Hope. Anxiety. And Excitement. Such emotions are inevitable, when you leave for the first ever grand adventures of your life. When I’d initially quit my job to travel, I had no idea what to expect. No one I knew had ever done it before. I was feeling a bout of jitters. To compensate my unpreparedness, I followed a few guidebooks and hoped for the best. I was an inexperienced and a hopeless wanderer, and my actions spoke about my condition well enough.
But now, after travelling for a few years, I know better. And if I could sit my younger self, I’d give him this advice:
Don’t Be Scared
Walking off the beaten path and travelling places you’re not familiar with, might be a little scary, but you aren’t the first person doing so. There is a well-worn travel trail and hundreds of online blogs and guidebooks to walk with you along the way. So don’t be scared. And if thousands of people can make their way around to the world, and to the place you’re going, why can’t you.
Look Beyond The Guidebook Experiences
Guidebooks are helpful. But don’t completely rely on them for shaping your travel experiences. They will never talk about the hidden, off-the-beaten-path experiences. For the best information, connect to locals, or speak to fellow travellers. People are always the best information source when it comes to travelling. The best experiences can only be learned, not studied.
It might initially feel boring to a few, but slow travel is addictive. Don’t try to squeeze your experiences. ‘7 countries in 10 days’, or ‘around the world in a month’ will only give you a handful of photos to share, but no real knowledge of the places you will travel. So don’t rush your trip. Make time to lie down under the mountains, or sit in a café. Watch, as people behave. Slow travelling, is far more compelling, and a lot more educating.
Don’t Carry Much
When I visited Bhutan last year, I carried with myself, a 90 ltr rucksack – full of stuff that only sat in my bag all across the journey. And I learned a simple lesson the hard way: Pack Light. Don’t carry everything you owned back home. Because if you truly need something, you can always pick it up on the way. Travelling, moreover, is not only about seeing new places or meeting new people, a part of it also teaches you about self governance. You learn to live with whatever little resources you have.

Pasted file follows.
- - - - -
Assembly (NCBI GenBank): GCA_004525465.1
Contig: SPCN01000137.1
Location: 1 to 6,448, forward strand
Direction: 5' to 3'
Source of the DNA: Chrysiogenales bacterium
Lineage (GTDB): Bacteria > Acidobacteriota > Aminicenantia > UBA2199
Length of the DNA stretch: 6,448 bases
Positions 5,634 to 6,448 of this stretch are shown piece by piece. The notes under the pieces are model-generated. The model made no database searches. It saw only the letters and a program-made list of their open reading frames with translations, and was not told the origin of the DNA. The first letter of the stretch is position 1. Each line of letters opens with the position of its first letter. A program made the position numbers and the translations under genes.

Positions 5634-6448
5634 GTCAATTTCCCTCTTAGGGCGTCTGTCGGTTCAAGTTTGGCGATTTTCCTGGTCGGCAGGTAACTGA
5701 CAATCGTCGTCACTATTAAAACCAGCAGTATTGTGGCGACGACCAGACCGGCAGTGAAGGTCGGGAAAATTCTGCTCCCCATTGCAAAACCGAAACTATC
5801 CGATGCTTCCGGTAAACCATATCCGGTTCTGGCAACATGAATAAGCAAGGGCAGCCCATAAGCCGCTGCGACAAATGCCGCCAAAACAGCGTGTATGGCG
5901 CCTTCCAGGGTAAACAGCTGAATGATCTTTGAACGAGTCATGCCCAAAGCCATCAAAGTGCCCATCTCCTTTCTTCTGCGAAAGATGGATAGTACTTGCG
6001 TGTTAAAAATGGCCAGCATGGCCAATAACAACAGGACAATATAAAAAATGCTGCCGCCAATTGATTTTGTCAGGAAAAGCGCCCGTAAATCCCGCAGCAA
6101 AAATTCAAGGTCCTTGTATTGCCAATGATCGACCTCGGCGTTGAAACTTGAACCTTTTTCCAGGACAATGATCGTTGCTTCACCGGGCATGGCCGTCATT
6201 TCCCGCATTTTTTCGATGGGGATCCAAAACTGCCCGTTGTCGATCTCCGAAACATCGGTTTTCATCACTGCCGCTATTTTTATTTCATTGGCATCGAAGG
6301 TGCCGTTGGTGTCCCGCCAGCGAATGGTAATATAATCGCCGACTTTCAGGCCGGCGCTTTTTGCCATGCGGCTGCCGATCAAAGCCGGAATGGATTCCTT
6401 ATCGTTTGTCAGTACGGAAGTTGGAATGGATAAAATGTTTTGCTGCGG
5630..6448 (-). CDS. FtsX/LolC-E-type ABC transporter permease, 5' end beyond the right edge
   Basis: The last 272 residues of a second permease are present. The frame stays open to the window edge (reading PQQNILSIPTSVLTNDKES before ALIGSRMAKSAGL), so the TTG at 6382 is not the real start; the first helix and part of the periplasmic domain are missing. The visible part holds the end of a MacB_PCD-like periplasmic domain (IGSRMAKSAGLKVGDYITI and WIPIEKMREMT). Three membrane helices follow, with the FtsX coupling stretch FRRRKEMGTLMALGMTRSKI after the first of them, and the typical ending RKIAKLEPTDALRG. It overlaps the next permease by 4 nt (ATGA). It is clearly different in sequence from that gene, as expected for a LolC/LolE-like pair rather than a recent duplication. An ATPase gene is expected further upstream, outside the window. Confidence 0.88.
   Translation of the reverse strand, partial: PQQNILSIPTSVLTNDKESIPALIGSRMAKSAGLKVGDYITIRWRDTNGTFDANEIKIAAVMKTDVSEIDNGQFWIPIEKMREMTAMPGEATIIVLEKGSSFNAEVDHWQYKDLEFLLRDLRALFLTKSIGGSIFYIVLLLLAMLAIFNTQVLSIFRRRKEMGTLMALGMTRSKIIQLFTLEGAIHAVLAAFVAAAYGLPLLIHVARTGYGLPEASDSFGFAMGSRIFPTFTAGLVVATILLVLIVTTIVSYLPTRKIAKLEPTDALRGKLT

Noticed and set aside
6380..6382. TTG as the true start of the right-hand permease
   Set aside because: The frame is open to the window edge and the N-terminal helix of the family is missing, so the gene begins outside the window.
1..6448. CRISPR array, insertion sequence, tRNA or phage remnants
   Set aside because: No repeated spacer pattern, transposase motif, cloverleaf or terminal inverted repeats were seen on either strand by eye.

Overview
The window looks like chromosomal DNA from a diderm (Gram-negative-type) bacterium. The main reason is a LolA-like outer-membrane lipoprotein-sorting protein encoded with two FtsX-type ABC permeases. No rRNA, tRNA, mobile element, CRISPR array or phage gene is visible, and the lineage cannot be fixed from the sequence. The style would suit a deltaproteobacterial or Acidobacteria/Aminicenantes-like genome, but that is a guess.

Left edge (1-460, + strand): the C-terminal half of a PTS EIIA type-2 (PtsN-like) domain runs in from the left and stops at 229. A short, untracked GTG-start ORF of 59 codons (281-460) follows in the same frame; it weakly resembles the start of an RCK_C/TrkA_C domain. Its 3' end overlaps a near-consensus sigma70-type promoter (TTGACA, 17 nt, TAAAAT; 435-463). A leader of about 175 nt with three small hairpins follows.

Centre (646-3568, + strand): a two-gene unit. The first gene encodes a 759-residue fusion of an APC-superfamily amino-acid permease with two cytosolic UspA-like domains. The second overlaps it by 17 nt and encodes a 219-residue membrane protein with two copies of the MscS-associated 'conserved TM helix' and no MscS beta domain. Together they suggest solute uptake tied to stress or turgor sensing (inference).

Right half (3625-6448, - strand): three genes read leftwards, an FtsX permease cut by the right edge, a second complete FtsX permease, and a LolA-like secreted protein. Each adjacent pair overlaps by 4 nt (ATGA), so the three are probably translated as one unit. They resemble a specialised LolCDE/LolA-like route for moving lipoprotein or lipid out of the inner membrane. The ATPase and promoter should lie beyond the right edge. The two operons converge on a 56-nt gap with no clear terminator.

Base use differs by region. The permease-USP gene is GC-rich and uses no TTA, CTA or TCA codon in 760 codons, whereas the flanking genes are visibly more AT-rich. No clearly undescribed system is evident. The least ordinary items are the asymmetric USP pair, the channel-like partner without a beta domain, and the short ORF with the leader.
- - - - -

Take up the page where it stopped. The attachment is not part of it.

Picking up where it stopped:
Go With The Flow
If there is one thing I believe in, it is – a journey is only best experienced when unplanned. Because when everything is planned, and you only follow a fixed itinerary, there is no room for happy accidents. So just go with the flow and let the random moments shape your experiences. Let serendipity do its work.
Carry Extra Cash
Every time I go somewhere I carry some extra cash with me, because no matter how well you budget, there are always unexpected expenses. And disasters like losing your waist pouch and all your debit cards with it, are never inevitable. Carrying extra cash moreover gives you the freedom to explore a little extra than what you’d initially planned.
I know you’re an introvert. But no matter where you go, there is a network of travellers who want to be your friends – for they might be travelling solo, just like you. So don’t be afraid, just say “Hello” and everything will fall into place. Ask fellow travellers in a hostel, if you can join their conversation. No one ever says no. Take the first step and you’ll see how easy it was to make friends.
[Also Read: Why I Travel Alone]
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